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New post 31 Aug 2015, 00:07
I also shortlisted C and D but when I saw option D carefully, I found it is talking about 14th Century whereas passage discuss about 11-13 century.

C is although not that perfect answer but better than D.
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Re: Extensive archaeological research has shown that male crusaders killed  [#permalink]

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New post 31 Aug 2015, 04:12
Mr. Harley,

If the argument concludes that The archaeologist conducting the excavation hypothesized that this skeleton belonged to a female crusader killed in same battle, it would make sense that choice C can definitely support the hypothesis.

The argument is divided into two parts:

1. Time period of battle, location & male warrior who fought and their body was buried in certain pattern.
2. Skeleton of female during excavation and their body buried in same way
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Extensive archaeological research has shown that male crusaders killed  [#permalink]

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New post 31 Aug 2015, 04:28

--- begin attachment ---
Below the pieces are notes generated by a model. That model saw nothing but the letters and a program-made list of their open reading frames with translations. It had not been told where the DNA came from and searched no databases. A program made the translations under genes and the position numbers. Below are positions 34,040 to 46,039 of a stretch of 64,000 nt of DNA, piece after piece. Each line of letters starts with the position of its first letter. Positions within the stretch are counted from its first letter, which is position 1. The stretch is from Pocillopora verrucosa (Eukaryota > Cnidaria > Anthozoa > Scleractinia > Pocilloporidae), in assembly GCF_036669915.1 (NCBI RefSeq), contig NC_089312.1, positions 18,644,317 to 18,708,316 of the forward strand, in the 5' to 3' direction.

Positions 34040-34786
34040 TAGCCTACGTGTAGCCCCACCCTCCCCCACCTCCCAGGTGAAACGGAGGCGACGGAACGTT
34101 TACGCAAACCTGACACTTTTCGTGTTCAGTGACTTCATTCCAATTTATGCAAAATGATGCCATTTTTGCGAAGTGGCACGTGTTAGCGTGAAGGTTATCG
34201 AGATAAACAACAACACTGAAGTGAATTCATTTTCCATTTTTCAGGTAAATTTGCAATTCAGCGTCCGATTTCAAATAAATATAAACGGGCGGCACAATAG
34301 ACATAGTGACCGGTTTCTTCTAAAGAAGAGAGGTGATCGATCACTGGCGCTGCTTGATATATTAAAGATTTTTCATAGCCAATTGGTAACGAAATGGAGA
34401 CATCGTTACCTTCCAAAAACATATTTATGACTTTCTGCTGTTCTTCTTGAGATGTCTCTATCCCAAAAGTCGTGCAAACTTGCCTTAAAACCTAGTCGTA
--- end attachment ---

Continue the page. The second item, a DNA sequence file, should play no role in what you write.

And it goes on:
2
grr8pe wrote:
Harley1980 wrote:
Extensive archaeological research has shown that male crusaders killed during battle in the Christian Kingdom of Jerusalem (1099-1287 AD) were buried on their backs with both their hands and their feet clasped. During archaeological excavations of a crusader burial ground three miles from the ancient city of Jerusalem, a skeleton of a woman was found buried on her back with both her hands and feet clasped. The archaeologist conducting the excavation hypothesized that this skeleton belonged to a female crusader killed in battle.

Which of the following, if true, most strongly supports the archaeologist's hypothesis?

A) No written material depicting crusader-period battles mentions female crusaders fighting alongside the men.